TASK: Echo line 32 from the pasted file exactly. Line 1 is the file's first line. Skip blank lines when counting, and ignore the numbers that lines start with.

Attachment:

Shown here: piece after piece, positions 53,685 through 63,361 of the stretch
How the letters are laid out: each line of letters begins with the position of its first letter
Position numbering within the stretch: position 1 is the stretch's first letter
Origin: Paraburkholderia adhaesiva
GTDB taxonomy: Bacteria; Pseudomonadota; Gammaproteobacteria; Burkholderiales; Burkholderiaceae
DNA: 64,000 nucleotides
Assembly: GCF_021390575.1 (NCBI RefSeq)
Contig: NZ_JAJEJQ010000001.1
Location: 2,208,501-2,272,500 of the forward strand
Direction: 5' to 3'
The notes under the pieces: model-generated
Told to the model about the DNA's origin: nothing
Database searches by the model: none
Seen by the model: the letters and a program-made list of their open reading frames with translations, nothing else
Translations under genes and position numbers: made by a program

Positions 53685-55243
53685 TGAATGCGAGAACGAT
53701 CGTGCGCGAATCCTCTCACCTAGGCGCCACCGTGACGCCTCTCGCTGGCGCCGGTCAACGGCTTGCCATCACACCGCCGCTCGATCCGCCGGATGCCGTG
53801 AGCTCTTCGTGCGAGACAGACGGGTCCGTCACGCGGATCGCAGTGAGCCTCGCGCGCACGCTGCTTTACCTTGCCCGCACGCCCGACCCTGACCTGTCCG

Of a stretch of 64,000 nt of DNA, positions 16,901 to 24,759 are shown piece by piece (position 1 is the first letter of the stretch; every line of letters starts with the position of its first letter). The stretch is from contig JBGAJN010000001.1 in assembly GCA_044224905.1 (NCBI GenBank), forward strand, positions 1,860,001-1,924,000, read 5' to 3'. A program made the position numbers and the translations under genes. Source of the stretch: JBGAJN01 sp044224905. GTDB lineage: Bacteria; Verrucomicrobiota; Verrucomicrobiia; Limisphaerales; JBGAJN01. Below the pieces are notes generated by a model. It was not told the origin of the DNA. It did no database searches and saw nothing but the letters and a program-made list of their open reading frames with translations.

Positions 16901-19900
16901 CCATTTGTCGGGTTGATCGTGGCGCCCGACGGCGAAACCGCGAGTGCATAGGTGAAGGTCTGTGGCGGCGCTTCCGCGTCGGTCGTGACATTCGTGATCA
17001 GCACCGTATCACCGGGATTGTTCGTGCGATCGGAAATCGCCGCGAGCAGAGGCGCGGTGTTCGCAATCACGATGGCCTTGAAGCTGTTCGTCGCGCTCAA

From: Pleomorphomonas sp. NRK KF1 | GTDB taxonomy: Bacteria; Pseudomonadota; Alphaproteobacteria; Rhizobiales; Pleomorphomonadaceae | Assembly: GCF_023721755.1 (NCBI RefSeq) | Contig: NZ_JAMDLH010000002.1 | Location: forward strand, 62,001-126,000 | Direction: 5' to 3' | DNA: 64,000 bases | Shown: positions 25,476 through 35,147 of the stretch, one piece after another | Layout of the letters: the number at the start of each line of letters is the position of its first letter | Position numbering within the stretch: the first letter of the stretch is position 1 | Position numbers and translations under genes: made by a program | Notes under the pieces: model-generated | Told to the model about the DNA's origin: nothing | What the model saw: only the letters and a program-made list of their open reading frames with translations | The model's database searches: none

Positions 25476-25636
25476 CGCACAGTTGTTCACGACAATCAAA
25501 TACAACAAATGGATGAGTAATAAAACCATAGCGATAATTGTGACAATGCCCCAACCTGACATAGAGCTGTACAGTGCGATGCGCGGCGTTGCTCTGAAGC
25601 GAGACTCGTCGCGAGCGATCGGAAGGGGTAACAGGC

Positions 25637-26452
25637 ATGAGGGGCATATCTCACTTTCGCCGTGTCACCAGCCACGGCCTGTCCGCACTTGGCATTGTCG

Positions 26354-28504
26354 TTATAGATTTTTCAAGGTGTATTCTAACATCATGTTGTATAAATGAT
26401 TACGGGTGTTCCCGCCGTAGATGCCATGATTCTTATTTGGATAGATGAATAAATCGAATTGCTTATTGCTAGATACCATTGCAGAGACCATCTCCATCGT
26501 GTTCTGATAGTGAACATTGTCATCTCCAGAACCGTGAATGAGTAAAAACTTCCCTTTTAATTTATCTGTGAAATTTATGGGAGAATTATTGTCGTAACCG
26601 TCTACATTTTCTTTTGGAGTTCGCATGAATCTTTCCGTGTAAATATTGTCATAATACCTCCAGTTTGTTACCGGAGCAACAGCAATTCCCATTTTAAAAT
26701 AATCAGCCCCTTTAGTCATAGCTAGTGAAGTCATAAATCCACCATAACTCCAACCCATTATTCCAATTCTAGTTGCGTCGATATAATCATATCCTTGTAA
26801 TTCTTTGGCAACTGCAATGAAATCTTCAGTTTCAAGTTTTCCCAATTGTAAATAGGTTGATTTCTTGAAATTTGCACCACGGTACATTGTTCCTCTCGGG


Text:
26354 TTATAGATTTTTCAAGGTGTATTCTAACATCATGTTGTATAAATGAT